Who was Ibn al-Haytham?
Al-Hassan Ibn al-Haytham (Latinised as Alhazen), born 965 Basra, died 1040 Cairo.
Born around a thousand years ago in present day Iraq, Al-Hasan Ibn al-Haytham (known in the West by the Latinised form of his first name, initially “Alhacen” and later “Alhazen”) was a pioneering scientific thinker who made important contributions to the understanding of vision, optics and light. His methodology of investigation, in particular using experiment to verify theory, shows certain similarities to what later became known as the modern scientific method.
Through his Book of Optics (Kitab al-Manazir) and its Latin translation (De Aspectibus), his ideas influenced European scholars including those of the European Renaissance. Today, many consider him a pivotal figure in the history of optics and the “Father of modern Optics”.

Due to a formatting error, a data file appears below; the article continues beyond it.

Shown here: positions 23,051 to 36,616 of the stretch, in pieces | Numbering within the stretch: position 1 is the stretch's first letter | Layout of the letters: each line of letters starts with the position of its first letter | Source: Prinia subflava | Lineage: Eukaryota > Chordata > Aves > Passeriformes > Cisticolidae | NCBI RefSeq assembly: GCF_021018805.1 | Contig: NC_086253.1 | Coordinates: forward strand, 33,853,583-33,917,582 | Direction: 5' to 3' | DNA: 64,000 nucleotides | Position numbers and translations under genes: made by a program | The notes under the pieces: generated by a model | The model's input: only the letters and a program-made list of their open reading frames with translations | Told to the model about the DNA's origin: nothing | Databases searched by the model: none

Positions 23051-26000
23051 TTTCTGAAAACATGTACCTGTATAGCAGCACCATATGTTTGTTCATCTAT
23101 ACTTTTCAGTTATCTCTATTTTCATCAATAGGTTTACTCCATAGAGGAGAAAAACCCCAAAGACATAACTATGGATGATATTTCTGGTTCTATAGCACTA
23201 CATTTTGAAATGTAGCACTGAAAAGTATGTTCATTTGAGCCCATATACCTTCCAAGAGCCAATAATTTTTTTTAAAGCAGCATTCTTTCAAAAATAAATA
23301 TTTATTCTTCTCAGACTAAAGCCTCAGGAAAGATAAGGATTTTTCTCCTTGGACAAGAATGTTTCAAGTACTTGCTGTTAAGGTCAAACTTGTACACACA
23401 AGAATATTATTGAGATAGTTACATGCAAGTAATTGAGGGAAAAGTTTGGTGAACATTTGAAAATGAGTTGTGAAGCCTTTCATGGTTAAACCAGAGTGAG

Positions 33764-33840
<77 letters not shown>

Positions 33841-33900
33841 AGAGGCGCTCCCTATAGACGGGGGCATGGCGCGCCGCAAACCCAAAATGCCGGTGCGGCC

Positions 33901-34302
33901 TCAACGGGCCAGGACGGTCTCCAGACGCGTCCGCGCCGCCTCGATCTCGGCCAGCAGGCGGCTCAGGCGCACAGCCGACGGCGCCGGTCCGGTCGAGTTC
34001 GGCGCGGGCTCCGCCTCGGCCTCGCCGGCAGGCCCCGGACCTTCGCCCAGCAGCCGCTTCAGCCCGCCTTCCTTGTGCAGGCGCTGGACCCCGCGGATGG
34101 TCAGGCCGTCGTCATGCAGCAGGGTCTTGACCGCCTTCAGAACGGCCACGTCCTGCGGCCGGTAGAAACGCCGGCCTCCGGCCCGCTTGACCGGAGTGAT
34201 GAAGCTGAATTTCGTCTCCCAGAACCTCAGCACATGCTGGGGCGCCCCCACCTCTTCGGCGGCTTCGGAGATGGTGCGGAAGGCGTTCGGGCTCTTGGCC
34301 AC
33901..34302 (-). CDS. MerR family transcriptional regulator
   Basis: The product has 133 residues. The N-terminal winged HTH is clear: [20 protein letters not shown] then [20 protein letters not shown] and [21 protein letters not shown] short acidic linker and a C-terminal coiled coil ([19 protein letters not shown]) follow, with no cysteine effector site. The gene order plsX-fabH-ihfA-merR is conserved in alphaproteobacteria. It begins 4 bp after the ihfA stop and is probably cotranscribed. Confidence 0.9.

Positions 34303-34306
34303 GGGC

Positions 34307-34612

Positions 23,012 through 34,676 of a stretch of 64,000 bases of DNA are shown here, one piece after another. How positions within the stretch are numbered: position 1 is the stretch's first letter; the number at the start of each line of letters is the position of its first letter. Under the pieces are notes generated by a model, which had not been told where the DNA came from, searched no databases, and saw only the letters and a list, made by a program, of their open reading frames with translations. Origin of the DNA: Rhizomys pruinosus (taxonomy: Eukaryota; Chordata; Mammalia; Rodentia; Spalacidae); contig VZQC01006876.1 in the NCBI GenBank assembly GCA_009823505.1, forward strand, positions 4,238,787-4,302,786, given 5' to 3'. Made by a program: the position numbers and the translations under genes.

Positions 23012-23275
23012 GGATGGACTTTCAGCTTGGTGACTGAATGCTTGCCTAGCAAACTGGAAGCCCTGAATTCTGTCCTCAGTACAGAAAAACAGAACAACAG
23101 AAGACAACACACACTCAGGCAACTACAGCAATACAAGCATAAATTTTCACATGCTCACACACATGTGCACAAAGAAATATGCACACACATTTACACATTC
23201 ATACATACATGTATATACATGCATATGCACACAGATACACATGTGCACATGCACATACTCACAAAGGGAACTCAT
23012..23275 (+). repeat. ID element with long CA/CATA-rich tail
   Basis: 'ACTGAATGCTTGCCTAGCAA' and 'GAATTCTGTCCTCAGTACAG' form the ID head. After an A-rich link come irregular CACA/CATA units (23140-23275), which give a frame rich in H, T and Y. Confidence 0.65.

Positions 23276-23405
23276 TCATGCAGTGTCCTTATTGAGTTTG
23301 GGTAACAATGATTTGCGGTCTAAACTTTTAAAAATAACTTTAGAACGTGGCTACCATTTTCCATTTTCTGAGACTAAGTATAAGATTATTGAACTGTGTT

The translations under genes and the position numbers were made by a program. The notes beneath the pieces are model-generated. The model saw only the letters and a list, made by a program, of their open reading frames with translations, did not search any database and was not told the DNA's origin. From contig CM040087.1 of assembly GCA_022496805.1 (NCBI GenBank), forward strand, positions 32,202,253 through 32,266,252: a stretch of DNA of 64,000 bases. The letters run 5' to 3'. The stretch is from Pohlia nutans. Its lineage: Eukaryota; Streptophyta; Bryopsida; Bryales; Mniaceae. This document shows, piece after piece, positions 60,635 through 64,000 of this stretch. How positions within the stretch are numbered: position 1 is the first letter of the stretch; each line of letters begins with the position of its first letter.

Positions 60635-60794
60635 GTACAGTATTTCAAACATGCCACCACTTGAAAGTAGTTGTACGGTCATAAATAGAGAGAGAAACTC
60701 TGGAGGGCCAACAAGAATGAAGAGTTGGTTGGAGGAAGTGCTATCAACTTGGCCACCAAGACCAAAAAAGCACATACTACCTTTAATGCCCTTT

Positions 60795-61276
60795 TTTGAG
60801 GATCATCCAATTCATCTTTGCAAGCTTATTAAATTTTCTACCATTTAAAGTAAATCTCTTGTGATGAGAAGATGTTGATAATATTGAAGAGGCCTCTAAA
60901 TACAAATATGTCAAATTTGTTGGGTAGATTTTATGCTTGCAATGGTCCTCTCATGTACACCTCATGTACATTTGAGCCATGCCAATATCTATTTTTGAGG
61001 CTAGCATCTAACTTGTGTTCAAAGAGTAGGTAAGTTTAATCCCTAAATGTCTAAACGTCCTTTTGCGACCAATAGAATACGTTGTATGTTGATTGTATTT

Ibn al-Haytham was born during a creative period known as the golden age of Muslim civilisation that saw many fascinating advances in science, technology and medicine. In an area that spread from Spain to China, inspirational men and women, of different faiths and cultures, built upon knowledge of ancient civilisations, making discoveries that had a huge and often under appreciated impact on our world.
(Image on the right) Creative representation bust of Ibn al-Haytham made by artist Ali Amro for 1001 Inventions to celebrate the UNESCO International Year of Light 2015 (© 1001 Inventions)